A line of storms that whipped up violent straight-line winds across much of Southern and Central Minnesota hit Hutchinson’s city forest hard Friday night.
By yesterday afternoon, most of the debris had been removed from city streets and the Luce Line Trail in town. Once joggers and bicyclists using the trail reach city limits, it’s a different story.
West of Hutchinson, the state trail was blocked by toppled branches and trees.
The Hutchinson Leader reported in Storm blows through Hutchinson Friday night city helping with tree damage clean up:
High winds in Hutchinson Friday night downed many trees, broke off thousands of branches, tipped a semi-truck over along State Highway 15 north of the city and rip much of the roof off of the Hutchinson Animal Hospital at the corner of State Highway 7 West and California Street.
City workers will be helping residents with the extensive clean-up, Mayor Steve Cook told the Leader Friday night. Residents may place downed branches and limbs in the boulevard along the street (not in the street) and crews will begin picking them up Tuesday.
I live in the northwest part of town, not far from that corner, and biked down to the community gardens to check my plot after the early evening storm passed. It was tough going on the Luce Line Trail in town, since dozens of large branches covered the trail. I saw quite a few trees down as well.
Yesterday, the trail was cleared–until I reached the edge of town, curious to see how the shutdown might affect the hundreds of people who jog, dog-walk and bike the path. I didn’t get far, since just west of town, branches and trees had fallen across the trail. While I was snapping photos, one muscular runner with a Marine buzzcut and smile roughed it, picking his way through the obstacle course. No one else tried.
No saying when storm damage on other state parks and recreation areas will be cleaned up. Before the storm on Friday, the Marshall Independent reported in Area state parks: open … but not:
Camden State Park closed down on Thursday in anticipation of a state government shutdown, but will still be available for day use this Fourth of July weekend. . . .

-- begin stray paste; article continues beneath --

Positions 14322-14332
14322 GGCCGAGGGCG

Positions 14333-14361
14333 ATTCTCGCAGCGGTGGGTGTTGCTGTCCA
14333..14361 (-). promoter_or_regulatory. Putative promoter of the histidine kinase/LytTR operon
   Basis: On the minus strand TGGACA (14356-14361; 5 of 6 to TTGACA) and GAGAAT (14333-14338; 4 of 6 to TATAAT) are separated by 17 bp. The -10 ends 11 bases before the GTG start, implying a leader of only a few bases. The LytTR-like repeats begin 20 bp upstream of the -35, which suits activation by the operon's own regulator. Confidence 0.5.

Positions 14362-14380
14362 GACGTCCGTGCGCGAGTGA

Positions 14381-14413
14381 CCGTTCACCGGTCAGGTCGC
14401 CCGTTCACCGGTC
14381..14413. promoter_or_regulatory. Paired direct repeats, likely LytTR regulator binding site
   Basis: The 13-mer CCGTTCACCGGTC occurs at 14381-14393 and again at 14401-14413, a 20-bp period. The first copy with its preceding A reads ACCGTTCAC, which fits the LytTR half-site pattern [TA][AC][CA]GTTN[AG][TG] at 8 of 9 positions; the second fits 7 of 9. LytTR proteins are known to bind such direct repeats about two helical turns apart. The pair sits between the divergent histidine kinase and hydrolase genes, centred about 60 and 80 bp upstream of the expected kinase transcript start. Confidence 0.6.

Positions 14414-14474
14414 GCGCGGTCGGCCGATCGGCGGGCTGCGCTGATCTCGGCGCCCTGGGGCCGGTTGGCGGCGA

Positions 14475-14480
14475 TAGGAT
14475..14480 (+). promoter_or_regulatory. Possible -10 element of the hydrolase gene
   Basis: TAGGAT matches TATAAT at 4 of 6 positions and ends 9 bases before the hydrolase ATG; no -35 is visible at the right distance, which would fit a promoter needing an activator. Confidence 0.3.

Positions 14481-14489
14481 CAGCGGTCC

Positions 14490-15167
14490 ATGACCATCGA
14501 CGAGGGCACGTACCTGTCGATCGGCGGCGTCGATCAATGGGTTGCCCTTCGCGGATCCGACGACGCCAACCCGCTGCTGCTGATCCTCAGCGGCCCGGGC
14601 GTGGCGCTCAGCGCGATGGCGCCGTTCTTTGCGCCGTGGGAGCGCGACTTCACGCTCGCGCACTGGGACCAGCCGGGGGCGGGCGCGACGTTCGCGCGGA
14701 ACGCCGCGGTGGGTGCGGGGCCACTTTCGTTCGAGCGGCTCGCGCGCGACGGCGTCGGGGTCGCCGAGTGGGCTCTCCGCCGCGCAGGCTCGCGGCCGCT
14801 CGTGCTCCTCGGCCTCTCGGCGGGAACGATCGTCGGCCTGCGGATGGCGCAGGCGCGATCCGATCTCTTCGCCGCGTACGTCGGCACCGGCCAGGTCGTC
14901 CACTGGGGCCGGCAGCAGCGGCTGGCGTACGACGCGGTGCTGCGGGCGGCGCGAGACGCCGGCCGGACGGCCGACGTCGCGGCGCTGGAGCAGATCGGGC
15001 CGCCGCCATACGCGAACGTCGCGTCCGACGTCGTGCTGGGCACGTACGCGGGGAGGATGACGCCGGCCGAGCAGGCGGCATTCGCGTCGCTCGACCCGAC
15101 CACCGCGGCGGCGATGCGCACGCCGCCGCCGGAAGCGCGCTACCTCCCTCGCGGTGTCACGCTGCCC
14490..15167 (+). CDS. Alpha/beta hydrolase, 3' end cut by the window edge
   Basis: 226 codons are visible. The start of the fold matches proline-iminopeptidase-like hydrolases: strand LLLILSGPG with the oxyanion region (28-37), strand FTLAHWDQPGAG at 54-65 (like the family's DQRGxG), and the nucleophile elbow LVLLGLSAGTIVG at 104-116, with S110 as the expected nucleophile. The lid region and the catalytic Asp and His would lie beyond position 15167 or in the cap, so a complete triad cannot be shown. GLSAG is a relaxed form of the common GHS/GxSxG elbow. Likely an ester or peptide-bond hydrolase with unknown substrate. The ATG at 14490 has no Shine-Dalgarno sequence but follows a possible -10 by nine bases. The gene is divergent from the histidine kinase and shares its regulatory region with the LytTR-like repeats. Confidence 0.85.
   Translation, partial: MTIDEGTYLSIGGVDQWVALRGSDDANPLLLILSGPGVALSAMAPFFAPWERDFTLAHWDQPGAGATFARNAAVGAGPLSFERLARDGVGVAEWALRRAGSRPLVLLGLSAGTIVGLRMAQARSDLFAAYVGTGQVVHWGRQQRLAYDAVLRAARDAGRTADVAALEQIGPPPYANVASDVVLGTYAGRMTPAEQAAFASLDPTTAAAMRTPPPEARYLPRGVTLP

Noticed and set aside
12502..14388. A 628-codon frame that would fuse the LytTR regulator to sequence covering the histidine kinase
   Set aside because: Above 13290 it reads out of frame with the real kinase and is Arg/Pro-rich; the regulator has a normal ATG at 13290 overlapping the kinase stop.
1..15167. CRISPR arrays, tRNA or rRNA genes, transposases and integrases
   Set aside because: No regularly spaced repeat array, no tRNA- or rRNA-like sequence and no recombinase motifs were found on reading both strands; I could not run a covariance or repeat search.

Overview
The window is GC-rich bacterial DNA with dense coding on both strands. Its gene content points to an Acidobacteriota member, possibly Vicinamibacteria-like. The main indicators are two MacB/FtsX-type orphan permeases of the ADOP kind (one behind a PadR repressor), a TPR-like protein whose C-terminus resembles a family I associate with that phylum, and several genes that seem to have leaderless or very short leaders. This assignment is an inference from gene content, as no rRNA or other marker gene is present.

If the shutdown continues throughout the weekend, day use will be permitted until 9 p.m. but law enforcement personnel will enforce closing hour.
“Day use is OK, but you can’t rent anything and you’ll have to hike in,” Dinesen said. . .
The storm damage changed all that in the area an hour and a half southwest of Hutchinson. The St. Paul Pioneer Press reported yesterday in DNR: Fallen trees make Camden, St. Croix parks unsafe:
Minnesota wardens are urging residents to stay out of two state parks that sustained severe tree damage in a recent thunderstorm.
Chris Niskanen of the state Department of Natural Resources said it’s unsafe to enter Camden State Park and St. Croix State Park. He said hundreds of trees were toppled in Friday’s storm, leaving roads impassable and other trees unstable.
He said the parks were closed anyway because of the state government’s shutdown. But he said it’s extra-urgent to stay out because of safety issues.
Niskanen said once the shutdown ends, it could take several days before crews can clean the damage and reopen the parks.
The trail and parks have me wondering: how would greater Minnesota cities’ budgets been affected by the cost of the storm clean-up had LGA payments not been deemed essential by the court? As Bluestem posted in A win in an ugly war: LGA payments deemed essential to cities and counties:
That’s a victory of sorts, the Marshall Independent reports in LGA call a win for cities, counties:
Cities and counties across the state of Minnesota won a battle in the midst of an ugly war this week when Ramsey County District Court Judge Kathleen Gearin ordered that Local Government Aid must be paid regardless of a government shutdown.
While Minnesota Gov. Mark Dayton and top Republican lawmakers continued their clandestine-like negotiations Thursday to come to terms over the state’s $5 billion deficit, cities and counties breathed a little sigh of relief over Gearin’s decision.
“We certainly welcome the court’s decision,” Marshall Mayor Bob Byrnes said. “Most people agree that it makes sense. The intent of Local Government Aid is to be sure that basic essential services are provided in communities.” . .
On Friday night, I heard fire trucks and other emergency vehicles at least a half a dozen times. Good to know they were running. Now, who will clear the trails outside of town for runners and bicyclists?
Photo above: Luce Line Trail west of Hutchinson on Saturday. City crews had clean the trail inside city limits.